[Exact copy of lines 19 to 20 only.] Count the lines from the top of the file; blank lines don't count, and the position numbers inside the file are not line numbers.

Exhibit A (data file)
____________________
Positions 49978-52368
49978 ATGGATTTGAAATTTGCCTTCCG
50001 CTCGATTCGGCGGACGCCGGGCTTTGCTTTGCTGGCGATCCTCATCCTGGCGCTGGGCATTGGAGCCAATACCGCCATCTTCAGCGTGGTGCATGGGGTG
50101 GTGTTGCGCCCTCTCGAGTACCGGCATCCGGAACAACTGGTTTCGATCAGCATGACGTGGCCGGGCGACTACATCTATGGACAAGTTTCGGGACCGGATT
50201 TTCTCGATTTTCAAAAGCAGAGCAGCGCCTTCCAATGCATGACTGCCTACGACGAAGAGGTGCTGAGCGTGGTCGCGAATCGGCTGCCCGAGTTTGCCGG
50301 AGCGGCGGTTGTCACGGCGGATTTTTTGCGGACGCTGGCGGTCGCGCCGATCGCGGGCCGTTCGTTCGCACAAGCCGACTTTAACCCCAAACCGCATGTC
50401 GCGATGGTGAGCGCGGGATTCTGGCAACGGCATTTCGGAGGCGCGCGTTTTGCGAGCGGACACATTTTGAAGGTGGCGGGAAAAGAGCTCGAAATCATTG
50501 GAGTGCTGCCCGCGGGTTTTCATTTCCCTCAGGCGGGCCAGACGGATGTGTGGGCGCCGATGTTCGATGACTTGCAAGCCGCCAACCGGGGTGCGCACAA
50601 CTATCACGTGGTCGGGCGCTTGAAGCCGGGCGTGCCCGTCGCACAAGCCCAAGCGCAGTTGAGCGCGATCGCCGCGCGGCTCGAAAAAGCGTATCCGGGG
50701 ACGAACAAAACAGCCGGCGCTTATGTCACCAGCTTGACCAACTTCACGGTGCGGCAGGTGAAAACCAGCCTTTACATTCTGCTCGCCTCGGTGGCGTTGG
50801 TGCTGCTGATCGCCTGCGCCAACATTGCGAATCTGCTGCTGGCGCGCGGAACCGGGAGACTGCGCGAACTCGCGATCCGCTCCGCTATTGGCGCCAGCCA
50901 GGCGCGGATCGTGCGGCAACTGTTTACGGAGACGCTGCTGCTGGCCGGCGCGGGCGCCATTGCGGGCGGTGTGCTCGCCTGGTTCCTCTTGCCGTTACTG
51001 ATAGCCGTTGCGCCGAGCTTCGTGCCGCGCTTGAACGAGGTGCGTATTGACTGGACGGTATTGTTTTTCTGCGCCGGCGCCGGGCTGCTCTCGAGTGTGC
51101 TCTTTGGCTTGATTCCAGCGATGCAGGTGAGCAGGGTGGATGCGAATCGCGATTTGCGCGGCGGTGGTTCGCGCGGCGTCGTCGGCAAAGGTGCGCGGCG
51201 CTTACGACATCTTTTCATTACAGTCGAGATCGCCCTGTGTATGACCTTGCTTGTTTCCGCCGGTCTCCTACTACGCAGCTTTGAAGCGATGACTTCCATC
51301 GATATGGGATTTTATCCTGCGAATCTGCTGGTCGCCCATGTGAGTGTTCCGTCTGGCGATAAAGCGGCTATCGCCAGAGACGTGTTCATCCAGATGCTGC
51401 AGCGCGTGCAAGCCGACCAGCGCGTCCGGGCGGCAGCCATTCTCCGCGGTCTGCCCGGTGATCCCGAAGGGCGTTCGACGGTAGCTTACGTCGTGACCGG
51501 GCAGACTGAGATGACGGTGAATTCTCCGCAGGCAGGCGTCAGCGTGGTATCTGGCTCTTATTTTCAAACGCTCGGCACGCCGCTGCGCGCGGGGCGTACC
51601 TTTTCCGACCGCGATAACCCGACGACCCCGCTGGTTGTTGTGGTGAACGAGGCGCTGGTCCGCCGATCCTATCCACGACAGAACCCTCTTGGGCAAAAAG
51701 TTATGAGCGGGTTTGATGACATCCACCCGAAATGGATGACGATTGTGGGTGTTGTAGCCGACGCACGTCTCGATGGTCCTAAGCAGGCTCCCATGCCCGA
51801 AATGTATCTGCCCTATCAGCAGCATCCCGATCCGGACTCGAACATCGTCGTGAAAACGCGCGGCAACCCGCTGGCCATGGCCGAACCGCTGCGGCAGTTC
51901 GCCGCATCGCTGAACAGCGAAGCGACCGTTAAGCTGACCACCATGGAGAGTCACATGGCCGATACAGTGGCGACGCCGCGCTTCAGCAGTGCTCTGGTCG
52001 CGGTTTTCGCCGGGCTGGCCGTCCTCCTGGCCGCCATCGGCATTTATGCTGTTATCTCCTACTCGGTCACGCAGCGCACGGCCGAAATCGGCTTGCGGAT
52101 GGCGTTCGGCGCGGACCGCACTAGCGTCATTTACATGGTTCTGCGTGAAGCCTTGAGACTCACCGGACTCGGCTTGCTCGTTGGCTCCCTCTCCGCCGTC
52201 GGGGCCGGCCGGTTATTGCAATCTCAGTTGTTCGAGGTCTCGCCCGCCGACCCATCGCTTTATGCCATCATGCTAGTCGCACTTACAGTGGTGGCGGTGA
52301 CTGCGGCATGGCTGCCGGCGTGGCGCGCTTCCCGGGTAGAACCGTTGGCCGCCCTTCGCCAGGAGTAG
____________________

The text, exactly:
51601 TTTTCCGACCGCGATAACCCGACGACCCCGCTGGTTGTTGTGGTGAACGAGGCGCTGGTCCGCCGATCCTATCCACGACAGAACCCTCTTGGGCAAAAAG
51701 TTATGAGCGGGTTTGATGACATCCACCCGAAATGGATGACGATTGTGGGTGTTGTAGCCGACGCACGTCTCGATGGTCCTAAGCAGGCTCCCATGCCCGA